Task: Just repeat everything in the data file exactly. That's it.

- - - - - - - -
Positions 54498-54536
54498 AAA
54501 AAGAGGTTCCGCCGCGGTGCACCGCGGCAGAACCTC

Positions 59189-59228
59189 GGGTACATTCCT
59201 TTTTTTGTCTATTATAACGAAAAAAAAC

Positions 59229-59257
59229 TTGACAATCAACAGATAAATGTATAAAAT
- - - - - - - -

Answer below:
Positions 54498-54536
54498 AAA
54501 AAGAGGTTCCGCCGCGGTGCACCGCGGCAGAACCTC

Positions 59189-59228
59189 GGGTACATTCCT
59201 TTTTTTGTCTATTATAACGAAAAAAAAC

Positions 59229-59257
59229 TTGACAATCAACAGATAAATGTATAAAAT